SSSV does suffer, unfortunately, from a few basic problems. Graphically, it's colorful, but often blocky. The robots themselves could have especially used a bit more work. The rotating camera often wound up in the most inconvenient angle possible after running around, forcing me to compensate manually. The cheesy, old-school video game music could also have been better as well. In a neat little bit of functionality, however, robots with sufficiently powerful attacks can blow up the speakers around the station to shut off the music. As a last gripe, Take 2 should have fronted more money for a better manual.

What DMA does deliver on, however, is snappy gameplay. I never felt the game slow down, and it features a solid physics model to simulate falling, swimming, and sliding. The puzzles are fun and challenging, but not so much that I ever felt stuck in one place for hours on end. Clearly, DMA was more focused on bringing us a good-playing game rather than a good-looking one.

As the market gets more and more saturated with platform games that look great but play like steaming piles of doo doo, SSSV kept brining me back for more. Every stage brought a new surprise, and the game's humor is top notch. Where else could I play a bomb-dropping rabbit with helicopter ears and a rat who drops exploding turds? When again will I ever have the opportunity to play a cod fish? Although SSSV has a rating indicating that it's suitable for all ages, younger children might be turned off by its offbeat sense of humor. Older kids, adult-sized kids, and anyone who's laughed at Mystery Science Theater 3000, on the other hand, should have a blast.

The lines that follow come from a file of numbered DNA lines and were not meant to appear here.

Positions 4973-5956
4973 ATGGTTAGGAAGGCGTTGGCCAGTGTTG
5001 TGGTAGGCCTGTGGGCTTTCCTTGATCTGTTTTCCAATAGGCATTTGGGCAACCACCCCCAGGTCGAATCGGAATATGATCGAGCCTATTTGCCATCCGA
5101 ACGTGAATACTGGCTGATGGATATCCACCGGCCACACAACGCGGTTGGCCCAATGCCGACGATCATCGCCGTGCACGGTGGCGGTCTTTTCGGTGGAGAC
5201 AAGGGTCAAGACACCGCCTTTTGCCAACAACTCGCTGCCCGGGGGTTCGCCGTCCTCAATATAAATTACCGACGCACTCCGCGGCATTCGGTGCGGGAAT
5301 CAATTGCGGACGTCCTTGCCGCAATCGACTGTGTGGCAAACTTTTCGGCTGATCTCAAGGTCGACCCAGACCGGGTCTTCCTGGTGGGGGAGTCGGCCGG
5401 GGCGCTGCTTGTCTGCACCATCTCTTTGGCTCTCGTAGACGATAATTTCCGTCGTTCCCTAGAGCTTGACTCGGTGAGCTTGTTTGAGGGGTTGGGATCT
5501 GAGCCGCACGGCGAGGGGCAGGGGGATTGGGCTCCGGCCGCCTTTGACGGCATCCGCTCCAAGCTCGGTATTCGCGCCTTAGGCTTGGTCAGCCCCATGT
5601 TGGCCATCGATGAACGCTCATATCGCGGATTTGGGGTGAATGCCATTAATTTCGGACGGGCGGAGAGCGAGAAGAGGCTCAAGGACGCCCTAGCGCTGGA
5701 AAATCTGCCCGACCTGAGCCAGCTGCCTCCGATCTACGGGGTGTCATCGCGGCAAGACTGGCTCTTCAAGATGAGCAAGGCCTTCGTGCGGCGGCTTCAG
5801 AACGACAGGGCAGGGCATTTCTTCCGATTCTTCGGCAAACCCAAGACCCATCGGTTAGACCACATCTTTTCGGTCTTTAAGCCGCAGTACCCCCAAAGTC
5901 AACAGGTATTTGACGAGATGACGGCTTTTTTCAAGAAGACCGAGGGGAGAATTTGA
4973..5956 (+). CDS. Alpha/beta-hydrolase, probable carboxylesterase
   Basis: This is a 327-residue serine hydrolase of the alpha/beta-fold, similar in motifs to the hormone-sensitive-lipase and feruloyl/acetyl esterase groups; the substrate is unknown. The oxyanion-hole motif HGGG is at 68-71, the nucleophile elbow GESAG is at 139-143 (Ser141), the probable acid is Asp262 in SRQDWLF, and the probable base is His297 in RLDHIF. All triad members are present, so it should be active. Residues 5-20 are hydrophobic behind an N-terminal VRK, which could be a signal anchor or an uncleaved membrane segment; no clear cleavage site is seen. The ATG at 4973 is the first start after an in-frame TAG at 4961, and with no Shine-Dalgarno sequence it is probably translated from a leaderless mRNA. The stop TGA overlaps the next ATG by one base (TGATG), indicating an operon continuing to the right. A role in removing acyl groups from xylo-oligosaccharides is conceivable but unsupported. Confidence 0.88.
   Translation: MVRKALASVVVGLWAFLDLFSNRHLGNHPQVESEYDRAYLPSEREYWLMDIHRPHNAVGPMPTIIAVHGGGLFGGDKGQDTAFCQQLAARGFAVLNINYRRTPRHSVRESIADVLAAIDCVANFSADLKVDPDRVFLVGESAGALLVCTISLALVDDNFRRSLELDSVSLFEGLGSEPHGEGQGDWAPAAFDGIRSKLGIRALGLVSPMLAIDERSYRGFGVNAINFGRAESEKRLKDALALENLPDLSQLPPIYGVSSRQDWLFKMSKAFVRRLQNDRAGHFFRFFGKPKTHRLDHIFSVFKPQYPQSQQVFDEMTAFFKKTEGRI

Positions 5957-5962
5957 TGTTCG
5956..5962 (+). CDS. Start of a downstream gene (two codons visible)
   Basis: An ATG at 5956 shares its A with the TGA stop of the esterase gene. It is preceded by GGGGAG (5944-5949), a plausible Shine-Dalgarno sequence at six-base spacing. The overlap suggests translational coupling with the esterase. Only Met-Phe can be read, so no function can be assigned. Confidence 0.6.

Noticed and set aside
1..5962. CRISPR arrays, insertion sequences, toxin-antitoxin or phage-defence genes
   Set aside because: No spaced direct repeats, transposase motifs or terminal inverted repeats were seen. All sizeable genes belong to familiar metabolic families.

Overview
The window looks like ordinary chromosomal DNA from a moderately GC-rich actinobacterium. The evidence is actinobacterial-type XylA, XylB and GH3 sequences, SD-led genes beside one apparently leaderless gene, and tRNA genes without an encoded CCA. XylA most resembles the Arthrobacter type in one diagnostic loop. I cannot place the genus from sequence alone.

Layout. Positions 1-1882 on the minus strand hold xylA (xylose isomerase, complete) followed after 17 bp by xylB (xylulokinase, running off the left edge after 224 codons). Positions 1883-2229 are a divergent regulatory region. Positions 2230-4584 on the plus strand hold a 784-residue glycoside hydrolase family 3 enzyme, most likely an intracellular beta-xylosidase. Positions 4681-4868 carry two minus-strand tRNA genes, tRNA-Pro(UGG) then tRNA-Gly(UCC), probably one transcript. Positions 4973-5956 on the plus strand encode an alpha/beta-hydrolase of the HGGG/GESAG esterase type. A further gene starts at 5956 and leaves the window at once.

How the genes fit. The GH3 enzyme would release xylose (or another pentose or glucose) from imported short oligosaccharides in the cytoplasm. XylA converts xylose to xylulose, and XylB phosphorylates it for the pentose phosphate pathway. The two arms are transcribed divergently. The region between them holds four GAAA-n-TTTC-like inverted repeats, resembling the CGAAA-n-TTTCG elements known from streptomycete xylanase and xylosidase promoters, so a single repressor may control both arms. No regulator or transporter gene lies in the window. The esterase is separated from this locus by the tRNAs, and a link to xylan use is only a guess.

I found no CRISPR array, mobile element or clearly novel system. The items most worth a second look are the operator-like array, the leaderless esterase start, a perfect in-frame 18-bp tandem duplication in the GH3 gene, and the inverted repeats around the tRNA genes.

If you're looking for a game to show off the horsepower of your Nintendo 64, this ain't it. If you want a game that will keep you occupied until Star Wars I comes out, wait for Banjo Tooie. Don't be fooled by the numbers, though--SSSV aims for your funny bone as well as your trigger finger, and it balances both well in a wild ride. What's more, it may just go down in history as the best game to play on a buzz--as you get stupider, the game just gets funnier. And it's still great the next morning when you're sober.


  • If you can't get somewhere, try getting there with a different creature.
  • To quickly align the camera behind you, switch into first-person view, then right back out.